When Jonas Eidevall faced the media at London Colney on Friday morning, perhaps it should have been expected that the Scandinavian boss would largely be expected to talk on the controversial qualification path for the UEFA Women’s Champions League. Additionally, Eidevall spoke of league attendances, karaoke machines and injury updates.
‘You can’t point to that being anyone else’s problem’
Eidevall’s Arsenal side were knocked out of the first qualifying round by Paris FC in September, with the French side then going on to defeat VfL Wolfsburg – who reached the final of last year’s competition. But the story has surfaced once more, largely due to Marc Skinner’s comments after his Manchester United side was toppled by Paris Saint-Germain at the Parc des Princes in midweek.
‘The reality is though that if Wolfsburg had beaten Barcelona in the Champions League Final, the WSL wouldn’t have had any direct qualifying spots for the group stage,’ he explained, ‘because also our champions Chelsea would have also needed to qualify.’Embed from Getty Images
‘We’re the number four ranked league in Europe, and why are we the number fourth ranked league? Because the English teams have done worse than the Spanish, and the German and the French teams have been doing for the last five years.’
‘That’s our starting point, that’s reality. You can’t point to that being anyone else’s problem, that’s our own as a league. The English teams have not been doing well enough in Europe to get enough ranking points.’
Eidevall’s stance cuts a rather juxtaposing view with Skinner’s comments, but the Swedish boss continued to explain his rationale to the media, adding that ‘when we start to think about where the English league is now, we’re number four in Europe from a ranking perspective, and we can’t say that that’s anyone else’s problem but our own. And so we need to improve the quality in the league so that we’re making sure that when the English clubs go out and play in Europe, they’re winning their games.’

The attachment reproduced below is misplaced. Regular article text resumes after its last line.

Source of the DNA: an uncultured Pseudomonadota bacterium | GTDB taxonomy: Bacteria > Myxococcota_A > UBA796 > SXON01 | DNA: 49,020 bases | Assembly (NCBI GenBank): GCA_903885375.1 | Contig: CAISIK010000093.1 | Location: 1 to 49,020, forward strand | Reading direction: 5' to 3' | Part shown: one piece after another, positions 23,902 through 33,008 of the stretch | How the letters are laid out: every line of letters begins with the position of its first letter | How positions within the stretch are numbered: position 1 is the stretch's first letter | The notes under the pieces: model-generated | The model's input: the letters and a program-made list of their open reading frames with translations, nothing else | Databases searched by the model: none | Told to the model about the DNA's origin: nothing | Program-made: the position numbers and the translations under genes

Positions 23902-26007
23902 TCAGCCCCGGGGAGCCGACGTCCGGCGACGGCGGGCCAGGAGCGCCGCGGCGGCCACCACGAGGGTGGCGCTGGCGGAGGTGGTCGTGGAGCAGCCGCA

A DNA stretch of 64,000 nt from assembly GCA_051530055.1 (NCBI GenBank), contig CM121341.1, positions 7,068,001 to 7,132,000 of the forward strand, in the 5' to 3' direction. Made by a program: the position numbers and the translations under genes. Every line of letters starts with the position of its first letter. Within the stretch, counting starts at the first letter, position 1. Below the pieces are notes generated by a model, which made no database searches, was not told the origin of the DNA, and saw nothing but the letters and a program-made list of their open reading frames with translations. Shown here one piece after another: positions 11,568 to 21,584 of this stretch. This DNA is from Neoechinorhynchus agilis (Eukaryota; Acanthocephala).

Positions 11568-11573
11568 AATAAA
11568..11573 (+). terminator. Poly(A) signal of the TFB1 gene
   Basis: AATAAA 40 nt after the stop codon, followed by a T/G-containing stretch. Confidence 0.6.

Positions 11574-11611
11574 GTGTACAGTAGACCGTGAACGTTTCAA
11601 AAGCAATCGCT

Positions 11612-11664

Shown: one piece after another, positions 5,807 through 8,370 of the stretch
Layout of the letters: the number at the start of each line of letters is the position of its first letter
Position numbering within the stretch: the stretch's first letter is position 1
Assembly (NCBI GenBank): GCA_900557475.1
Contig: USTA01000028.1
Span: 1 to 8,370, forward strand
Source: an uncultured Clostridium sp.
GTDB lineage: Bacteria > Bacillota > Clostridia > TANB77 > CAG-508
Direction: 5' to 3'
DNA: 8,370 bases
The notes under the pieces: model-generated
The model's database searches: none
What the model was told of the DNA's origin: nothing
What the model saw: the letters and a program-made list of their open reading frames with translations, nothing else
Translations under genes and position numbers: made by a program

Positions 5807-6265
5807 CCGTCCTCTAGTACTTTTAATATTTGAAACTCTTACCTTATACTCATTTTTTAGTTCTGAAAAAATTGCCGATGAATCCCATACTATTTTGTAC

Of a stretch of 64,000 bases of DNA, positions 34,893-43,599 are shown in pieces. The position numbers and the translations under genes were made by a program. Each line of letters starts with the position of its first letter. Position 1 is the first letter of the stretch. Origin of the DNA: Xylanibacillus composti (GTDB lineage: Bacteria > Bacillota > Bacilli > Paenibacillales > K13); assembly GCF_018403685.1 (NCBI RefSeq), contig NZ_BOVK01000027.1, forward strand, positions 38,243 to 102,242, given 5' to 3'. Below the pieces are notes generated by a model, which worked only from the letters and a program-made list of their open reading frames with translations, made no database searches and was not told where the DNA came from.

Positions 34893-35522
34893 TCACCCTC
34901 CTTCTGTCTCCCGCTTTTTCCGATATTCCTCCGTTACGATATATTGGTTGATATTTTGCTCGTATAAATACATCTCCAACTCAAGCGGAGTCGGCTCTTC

‘If you can’t get the Champions League to work on a lucrative economic model, why would it work to have a second competition? The Champions League is the tournament that makes the most revenue, so I think the Women’s Champions League first needs to get the financial model right. I can’t see the financial stability in adding another European competition.’
‘You need to start somewhere’
Much has been made of Arsenal’s start to the Women’s Super League season. The Gunners have struggled to find form, picking up their first win against Aston Villa on Sunday – but the North London side have played both of their home games thus far at the Emirates Stadium as opposed to the smaller Meadow Park.
It comes as the club pledged to play five WSL fixtures at the main stadium this term as part of a viability review, with an aim of increasing that number annually as interest in the women’s game grows. It has been largely successful, with crowds in excess of 35,000 flooding through the turnstiles.